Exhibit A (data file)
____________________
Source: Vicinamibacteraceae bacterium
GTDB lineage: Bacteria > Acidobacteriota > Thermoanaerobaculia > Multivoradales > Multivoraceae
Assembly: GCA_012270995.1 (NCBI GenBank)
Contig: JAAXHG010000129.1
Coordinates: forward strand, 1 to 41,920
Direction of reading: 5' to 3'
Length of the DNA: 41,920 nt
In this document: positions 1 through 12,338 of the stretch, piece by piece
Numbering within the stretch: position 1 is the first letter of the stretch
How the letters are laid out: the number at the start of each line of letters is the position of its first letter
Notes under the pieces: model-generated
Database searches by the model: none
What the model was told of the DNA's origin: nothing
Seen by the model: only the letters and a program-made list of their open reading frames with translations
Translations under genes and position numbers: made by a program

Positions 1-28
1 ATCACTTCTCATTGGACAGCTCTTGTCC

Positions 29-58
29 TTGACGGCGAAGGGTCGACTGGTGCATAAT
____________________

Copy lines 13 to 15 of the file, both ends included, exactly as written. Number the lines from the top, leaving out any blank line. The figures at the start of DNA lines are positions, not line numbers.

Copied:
What the model was told of the DNA's origin: nothing
Seen by the model: only the letters and a program-made list of their open reading frames with translations
Translations under genes and position numbers: made by a program